> From my point of view, "Burgos" seems to be rather Suebic than Gothic.
            -cut-

            > What is sure is that your first name comes from Gothic: Fridinandus
            > (Latinized) < *Frithu-nanths.
            >
            > Francisc
          • Francisc Czobor
            Háils, Frithunanths! According to Annex 3, which deals with Gothic names, of Köbler s Gotisches Wörterbuch
            Message 5 of 15 , Aug 4, 2004
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              Háils, Frithunanths!

              According to Annex 3, which deals with Gothic names, of
              Köbler's "Gotisches Wörterbuch"
              (http://www.koeblergerhard.de/germanistischewoerterbuecher/gotischeswo
              erterbuch/GotischeNamen.pdf)
              the 4th century Gothic name Alatheus would be in classical (Wulfilan)
              Gothic Alaþius (Alathius). Thus it is formed by ala-"all" and þius
              (thius) "thrall, servant, boy".
              Jordanes writes about Alatheus in Getica XXVI-XXVII, in the section
              dealing with the Visigoths ("Vesegothae"):
              "XXV (131) The Visigoths ("Vesegothae"), who were their other allies
              and inhabitants of the western country, were terrified as their
              kinsmen had been, and knew not how to plan for safety against the
              race of the Huns. After long deliberation by common consent they
              finally sent ambassadors into Romania to the Emperor Valens, brother
              of Valentinian, the elder Emperor, to say that if he would give them
              part of Thrace or Moesia to keep, they would submit themselves to his
              laws and commands. That he might have greater confidence in them,
              they promised to become Christians, if he would give them teachers
              who spoke their language. (132) When Valens learned this, he gladly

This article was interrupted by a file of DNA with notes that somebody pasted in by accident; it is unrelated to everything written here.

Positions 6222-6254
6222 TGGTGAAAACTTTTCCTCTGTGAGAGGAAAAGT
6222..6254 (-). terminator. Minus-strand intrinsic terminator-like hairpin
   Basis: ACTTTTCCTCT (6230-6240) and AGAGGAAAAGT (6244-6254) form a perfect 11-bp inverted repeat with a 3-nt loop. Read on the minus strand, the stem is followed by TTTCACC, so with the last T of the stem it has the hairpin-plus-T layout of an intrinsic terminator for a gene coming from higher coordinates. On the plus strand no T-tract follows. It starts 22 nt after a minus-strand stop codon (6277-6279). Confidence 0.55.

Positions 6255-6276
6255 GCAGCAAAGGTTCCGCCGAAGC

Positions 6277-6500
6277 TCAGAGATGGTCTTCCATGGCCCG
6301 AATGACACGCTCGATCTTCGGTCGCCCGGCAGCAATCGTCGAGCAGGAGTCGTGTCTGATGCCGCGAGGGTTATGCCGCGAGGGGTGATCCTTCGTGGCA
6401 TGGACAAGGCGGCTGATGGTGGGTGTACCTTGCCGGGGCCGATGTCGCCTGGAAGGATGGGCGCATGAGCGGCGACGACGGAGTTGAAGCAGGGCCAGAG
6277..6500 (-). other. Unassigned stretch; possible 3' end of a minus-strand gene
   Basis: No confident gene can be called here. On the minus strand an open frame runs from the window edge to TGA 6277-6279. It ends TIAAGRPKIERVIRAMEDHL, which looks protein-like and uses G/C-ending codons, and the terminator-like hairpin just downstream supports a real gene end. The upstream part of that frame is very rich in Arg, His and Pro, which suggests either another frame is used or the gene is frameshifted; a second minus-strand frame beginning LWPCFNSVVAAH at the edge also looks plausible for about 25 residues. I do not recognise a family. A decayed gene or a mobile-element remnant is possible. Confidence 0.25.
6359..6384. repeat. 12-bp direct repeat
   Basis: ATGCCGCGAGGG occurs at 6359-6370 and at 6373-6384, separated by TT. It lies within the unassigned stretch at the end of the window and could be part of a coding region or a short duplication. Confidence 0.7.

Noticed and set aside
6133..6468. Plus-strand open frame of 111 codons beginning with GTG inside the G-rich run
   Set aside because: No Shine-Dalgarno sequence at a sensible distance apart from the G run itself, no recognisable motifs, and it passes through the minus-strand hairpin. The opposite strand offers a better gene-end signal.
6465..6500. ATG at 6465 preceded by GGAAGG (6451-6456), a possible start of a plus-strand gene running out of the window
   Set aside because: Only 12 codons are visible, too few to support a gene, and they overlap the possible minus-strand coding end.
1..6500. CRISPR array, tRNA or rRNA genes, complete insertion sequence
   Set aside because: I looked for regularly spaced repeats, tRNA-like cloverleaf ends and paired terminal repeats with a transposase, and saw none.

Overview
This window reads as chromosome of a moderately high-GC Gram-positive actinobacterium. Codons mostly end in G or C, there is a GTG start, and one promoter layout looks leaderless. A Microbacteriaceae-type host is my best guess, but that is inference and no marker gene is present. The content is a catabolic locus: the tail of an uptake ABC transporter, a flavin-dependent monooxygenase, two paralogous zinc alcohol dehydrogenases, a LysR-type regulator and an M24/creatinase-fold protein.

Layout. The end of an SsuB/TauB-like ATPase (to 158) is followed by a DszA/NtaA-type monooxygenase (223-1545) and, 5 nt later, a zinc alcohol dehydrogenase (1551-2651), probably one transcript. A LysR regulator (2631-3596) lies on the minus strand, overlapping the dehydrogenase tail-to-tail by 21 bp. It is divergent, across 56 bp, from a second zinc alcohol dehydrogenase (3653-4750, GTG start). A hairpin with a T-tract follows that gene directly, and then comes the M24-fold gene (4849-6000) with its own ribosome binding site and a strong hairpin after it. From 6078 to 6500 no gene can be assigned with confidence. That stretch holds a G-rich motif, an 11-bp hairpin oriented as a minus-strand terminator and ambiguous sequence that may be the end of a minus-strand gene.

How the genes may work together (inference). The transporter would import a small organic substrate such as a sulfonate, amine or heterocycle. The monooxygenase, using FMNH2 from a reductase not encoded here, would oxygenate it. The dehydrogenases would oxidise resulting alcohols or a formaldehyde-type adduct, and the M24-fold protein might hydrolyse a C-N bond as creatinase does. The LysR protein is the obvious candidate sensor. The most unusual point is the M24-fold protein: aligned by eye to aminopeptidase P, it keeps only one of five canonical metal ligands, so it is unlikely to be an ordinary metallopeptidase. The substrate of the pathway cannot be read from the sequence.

and promptly granted what he had himself intended to ask. He received
              the Getae into the region of Moesia and placed them there as a wall
              of defense for his kingdom against other tribes. And since at that
              time the Emperor Valens, who was infected with the Arian perfidy, had
              closed all the churches of our party, he sent as preachers to them
              those who favored his sect. They came and straightway filled a rude
              and ignorant people with the poison of their heresy. Thus the Emperor
              Valens made the Visigoths Arians rather than Christians. (133)
              Moreover, from the love they bore them, they preached the gospel both
              to the Ostrogoths and to their kinsmen the Gepidae, teaching them to
              reverence this heresy, and they invited all people of their speech
              everywhere to attach themselves to this sect. They themselves as we
              have said, crossed the Danube and settled Dacia Ripensis, Moesia and
              Thrace by permission of the Emperor.
              XXVI (134) Soon famine and want came upon them, as often happens to a
              people not yet well settled in a country. Their princes and the
              leaders who ruled them in place of kings, that is Fritigern,
              **ALATHEUS** and Safrac, began to lament the plight of their army and
              begged Lupicinus and Maximus, the Roman commanders, to open a market.
              But to what will not the "cursed lust for gold" compel men to assent?
              The generals, swayed by avarice, sold them at a high price not only